Wednesday, December 20, 2006

There was sex and all kinds of issues


Talking Points Memo quotes the Jewish Telegraphic Agency, which quotes the president of Yeshiva University, who was at the menorah-lighting ceremony at the White House yesterday, quoting Bush that “Terrorists can’t be God-believing people.” Also, at the event he talked to everyone who would listen about the need to confront Iran.

Iraq today: guards at a Baghdad bank decided that a funeral procession was fraudulent, part of an attempt to rob the bank, and shot it up. They were wrong.

The WaPo says Maliki would only go along with a “surge” if it was combined with a purge, that is if the American forces attacked Sunnis rather than Shiites in Baghdad. According to Maliki, this would result in reduced activity by Shiite militias, because American troops and the Iraqi army would make them redundant by killing Sunnis for them. The logic is impeccable, you have to admit.

Back to the WaPo interview with Bush I started talking about in the previous post, this time with a complete transcript. The big news, evidently, is his admission that we’re not winning in Iraq, or more specifically, and attributing the formulation to the alliterative Peter Pace, “We’re not winning, we’re not losing.” So he’s 50% correct, which is a 50-point improvement, so well done, George.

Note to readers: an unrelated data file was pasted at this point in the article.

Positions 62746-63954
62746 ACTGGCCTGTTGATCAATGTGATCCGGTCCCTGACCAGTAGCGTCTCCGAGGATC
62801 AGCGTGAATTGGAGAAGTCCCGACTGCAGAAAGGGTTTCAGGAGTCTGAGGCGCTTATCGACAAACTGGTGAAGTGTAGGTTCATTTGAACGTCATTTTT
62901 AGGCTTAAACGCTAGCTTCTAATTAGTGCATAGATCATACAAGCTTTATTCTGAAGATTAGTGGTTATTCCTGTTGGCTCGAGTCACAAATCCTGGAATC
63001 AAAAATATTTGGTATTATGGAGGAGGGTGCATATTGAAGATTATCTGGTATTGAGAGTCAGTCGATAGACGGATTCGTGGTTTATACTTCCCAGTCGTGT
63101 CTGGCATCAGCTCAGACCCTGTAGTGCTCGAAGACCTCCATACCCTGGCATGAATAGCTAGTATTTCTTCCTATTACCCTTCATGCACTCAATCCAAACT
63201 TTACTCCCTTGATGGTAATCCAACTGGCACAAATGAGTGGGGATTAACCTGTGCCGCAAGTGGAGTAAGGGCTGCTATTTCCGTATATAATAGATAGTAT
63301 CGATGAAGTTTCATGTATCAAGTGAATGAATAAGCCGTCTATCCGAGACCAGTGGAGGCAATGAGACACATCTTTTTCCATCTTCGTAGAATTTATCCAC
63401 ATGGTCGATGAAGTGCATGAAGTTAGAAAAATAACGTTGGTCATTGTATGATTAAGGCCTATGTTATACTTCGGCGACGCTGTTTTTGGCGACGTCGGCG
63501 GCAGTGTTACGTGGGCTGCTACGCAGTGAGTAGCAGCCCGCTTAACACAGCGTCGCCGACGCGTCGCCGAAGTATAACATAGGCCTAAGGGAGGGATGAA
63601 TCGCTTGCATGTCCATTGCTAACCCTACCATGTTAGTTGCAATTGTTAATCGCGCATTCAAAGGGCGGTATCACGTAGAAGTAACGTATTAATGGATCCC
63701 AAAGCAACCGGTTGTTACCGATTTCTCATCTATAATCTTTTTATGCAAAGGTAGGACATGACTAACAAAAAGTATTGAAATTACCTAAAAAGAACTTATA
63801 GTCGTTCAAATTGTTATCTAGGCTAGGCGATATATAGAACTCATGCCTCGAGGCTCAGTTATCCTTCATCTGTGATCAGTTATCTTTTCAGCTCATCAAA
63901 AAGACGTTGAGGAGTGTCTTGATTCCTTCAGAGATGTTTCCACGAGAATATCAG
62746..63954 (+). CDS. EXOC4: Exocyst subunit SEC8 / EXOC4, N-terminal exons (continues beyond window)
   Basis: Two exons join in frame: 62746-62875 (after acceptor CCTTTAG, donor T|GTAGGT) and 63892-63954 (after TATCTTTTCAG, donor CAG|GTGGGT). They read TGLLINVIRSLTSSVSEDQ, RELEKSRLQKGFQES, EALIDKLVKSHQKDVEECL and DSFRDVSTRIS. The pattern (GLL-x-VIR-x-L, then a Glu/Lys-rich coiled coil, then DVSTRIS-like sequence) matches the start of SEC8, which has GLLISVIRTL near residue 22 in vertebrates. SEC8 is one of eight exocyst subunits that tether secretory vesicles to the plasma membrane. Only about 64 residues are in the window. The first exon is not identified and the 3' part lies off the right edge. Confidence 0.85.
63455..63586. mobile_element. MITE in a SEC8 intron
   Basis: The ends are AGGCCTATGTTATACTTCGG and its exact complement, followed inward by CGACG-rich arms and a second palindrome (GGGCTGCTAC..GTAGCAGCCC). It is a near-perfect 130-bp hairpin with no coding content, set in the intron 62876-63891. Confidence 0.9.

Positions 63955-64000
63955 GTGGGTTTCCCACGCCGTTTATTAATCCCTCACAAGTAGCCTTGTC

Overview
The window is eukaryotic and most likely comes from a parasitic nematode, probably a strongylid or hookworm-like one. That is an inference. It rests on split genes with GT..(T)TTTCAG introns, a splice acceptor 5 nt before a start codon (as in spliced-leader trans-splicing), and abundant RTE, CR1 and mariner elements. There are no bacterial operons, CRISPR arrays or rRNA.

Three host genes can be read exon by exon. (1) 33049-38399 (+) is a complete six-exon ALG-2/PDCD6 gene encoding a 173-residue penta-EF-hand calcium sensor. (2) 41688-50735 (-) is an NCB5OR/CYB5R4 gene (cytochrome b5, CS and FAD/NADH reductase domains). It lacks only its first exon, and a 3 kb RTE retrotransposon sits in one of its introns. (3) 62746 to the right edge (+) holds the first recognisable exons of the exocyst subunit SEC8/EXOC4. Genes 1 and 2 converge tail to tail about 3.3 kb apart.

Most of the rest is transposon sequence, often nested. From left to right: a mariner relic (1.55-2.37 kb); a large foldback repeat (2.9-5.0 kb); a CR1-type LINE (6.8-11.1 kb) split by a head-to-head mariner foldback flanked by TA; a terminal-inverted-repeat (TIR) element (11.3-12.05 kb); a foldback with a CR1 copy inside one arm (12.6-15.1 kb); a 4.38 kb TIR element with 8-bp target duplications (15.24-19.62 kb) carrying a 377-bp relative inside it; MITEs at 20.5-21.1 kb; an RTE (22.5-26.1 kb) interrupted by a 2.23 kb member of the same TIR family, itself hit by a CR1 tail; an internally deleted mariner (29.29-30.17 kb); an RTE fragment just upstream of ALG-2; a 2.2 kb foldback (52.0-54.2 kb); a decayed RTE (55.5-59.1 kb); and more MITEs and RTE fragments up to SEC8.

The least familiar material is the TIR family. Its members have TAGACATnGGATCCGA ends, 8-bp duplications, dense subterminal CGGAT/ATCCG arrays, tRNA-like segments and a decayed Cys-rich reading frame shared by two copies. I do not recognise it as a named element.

He denies that the election was about the American people wanting to leave Iraq: “There’s not a lot of people saying, ‘Get out now.’ Most Americans are saying, ‘We want to achieve the objective.’” Are they saying that? Let’s make a completely fair, totally objective test of that, with a poll of the readers of this blog. Remember, if you’re not American, you can’t vote.

Do you want to achieve the objective?
Yes
No
  
pollcode.com free polls


So what was the election about, in Bush’s view? Well, “people are not satisfied with the progress being made in Iraq,” the fucking ingrates. Also, “look, you’ve got a guy using earmarks to enrich himself; there was sex and all kinds of issues”. He also says that “people are sick and tired of the needless partisanship in Washington.” Which is funny, because in 2000 he said people voted for him (a uniter, not a divider) because they hated partisanship, and now they voted for the opposition party for the same exact reason. Huh.

He said he wants to work with Democrats on Social Security, which he rather worryingly called an entitlement.

Asked whether the idea of invading Iraq was “not so great,” Bush said, “I’ve never really asked that question.” No kidding.

No comments: